Arizona's Senate Bill 1070, signed by Governor Jan Brewer last Friday, has the nation's knickers in a knot. I agree with President Obama, who called the law
a "misguided" piece of legislation that "threaten[s] to undermine basic notions of fairness that we cherish as Americans, as well as the trust between police and their communities that is so crucial to keeping us safe. "In spite of the law's claim to reject racial profiling, its first effect will surely be to increase harassment of Hispanics. For many of the law's supporters, however, this is not a drawback. Indeed, it is the main benefit of the legislation - not to send all undocumented immigrants back to their countries of origin, but to scare the ones who stay.
Think about it. If you ran a business that required a large number of unskilled workers - people who would pick vegetables, for instance, or slaughter pigs - fear could be your ally. Hire a man who is desperate for money and tell him that one misstep will put him on the bus to Nogales. He's not going to complain too loudly if his wages drop below the federally mandated minimum, or if he doesn't get health insurance or sick leave, or if he is required to work 12 or more hours a day with no overtime pay, or even if he is injured while working in dangerous conditions. He's certainly not going to join a union and demand fair labor practices. In fact, he may make his pre-adolescent children join him in the fields. He'll let you get away with a lot, because your small paycheck beats no paycheck at all. And then, when you don't need him anymore, you can lay him off. He can't do anything about it.
Yes, if you treat him that way, you are breaking Arizona's law, which - like federal law and the laws of all other states - makes it illegal to employ and then mistreat undocumented immigrants. The problem is that these laws are rarely enforced. According to journalist and political activist Deborah White,
Has there been a change under President Obama? Law professor Kris W. Kobach, defending Arizona's law in today's New York Times, says that "the Obama administration has scaled back work-site enforcement and otherwise shown it does not consider immigration laws to be a high priority." By contrast, Greg Moran, writing Sunday in San Diego's Union-Tribune, refers to "a stepped-up effort by the Obama administration to attack illegal immigration by cracking down on the employers who hire them." Whatever the truth about the present administration, the situation continues to be grave. According to the United Farm Workers of America's website,In 1999, under President Bill Clinton, the US government collected $3.69 million in fines from 890 companies for employing undocumented workers. In 2004, under President George Bush, the federal government collected $188,500 from 64 companies for such illegal employment practices. And in 2004, the Bush Administration levied NO fines for US companies employing undocumented workers.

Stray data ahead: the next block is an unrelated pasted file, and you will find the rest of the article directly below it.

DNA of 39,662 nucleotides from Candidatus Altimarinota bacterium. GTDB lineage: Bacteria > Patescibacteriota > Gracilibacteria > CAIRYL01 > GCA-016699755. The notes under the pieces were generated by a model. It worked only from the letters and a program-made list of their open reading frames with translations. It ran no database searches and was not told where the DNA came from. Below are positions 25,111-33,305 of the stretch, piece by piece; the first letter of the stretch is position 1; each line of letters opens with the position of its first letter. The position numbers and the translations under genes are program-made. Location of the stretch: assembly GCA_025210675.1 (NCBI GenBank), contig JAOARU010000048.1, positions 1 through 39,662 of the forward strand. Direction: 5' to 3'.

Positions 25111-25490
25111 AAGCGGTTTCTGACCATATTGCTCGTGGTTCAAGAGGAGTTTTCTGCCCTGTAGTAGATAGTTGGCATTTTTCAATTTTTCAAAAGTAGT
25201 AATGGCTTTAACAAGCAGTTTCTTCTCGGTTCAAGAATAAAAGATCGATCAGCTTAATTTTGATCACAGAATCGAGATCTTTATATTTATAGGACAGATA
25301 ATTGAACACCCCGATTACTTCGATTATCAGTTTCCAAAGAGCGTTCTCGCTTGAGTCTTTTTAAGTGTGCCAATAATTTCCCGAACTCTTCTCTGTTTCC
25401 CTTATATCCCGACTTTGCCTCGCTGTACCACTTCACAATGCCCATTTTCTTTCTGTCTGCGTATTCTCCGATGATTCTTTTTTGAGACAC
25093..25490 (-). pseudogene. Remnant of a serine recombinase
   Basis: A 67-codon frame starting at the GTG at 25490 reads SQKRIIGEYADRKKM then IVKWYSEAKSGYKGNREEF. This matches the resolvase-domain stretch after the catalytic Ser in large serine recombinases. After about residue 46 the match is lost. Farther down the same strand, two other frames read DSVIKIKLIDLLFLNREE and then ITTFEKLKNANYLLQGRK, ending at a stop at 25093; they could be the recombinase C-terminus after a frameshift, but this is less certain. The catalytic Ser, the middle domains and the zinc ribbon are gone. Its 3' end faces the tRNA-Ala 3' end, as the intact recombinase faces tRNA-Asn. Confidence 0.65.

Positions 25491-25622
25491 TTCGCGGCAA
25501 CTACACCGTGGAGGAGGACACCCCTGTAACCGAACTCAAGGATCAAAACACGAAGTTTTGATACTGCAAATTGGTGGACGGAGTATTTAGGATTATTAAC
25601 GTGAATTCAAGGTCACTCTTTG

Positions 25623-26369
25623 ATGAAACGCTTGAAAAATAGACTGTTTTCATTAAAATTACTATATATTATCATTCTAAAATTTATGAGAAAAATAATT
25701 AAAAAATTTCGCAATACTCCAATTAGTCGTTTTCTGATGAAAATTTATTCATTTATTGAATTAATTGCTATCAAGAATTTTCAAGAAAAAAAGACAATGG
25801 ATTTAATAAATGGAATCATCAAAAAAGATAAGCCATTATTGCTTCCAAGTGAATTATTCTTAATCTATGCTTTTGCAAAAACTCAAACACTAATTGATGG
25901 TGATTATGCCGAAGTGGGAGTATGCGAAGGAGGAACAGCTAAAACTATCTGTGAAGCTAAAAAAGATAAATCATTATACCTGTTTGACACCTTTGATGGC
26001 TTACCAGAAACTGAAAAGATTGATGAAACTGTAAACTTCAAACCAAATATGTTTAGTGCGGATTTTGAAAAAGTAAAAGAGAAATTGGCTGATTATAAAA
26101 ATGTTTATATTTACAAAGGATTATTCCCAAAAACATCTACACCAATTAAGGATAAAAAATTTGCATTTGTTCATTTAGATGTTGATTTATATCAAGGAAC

Q. Why aren't we conducting massive raids on businesses so grossly violating federal and state law? Wouldn't that be more effective than targeting the immigrants themselves?Federal reports indicate between 50 percent and two-thirds of U.S. farm workers are undocumented. The UFW’s experience in areas where it is active, including the Central Valley, is that it is 90 percent or more.
A. Yes, of course. Mexicans don't move to Arizona because they like the sunsets. But if every American business that employs undocumented workers were heavily fined, repeat violators were shut down, and undocumented employees were returned to their native lands, the food industry would collapse.
The collapse would not be permanent, of course. We have to eat. Businesses that formerly hired illegal immigrants would scramble to hire American citizens and legal immigrants. In order to do so, they would have to give their employees legally mandated protections. This would in turn dramatically increase the price of food. Voters - even the ones that backed get-tough laws against illegal immigrants - would be outraged.
Interestingly, if we changed our laws in the other direction and gave every undocumented worker in America a green card, prices would also skyrocket. Legal workers get legal protections, and this greatly increases the cost of human resources. Voters - even the ones that backed amnesty and permanent residency for illegal immigrants - might be less enthusiastic about paying double for food.
And that is why I think Arizona's legislation - and indeed, reforms currently under discussion by the administration - won't make much difference. Politicians depend on voters, and voters do not like rising prices. Politicians also depend on major financial contributors, and agribusiness spends big on PAC contributions and lobbying. One of the easiest ways to keep food prices low and agribusiness happy is to keep the workforce scared.
So I expect to see a flurry of state laws aimed at pacifying nativists and frightening foreigners. Some undocumented workers will be rounded up and shipped home. Most will not. Business will continue as usual. In the words of Amos the shepherd, we affluent Americans will continue to "sell the righteous for silver, and the needy for a pair of sandals, ... [to] trample the head of the poor into the dust of the earth, and push the afflicted out of the way."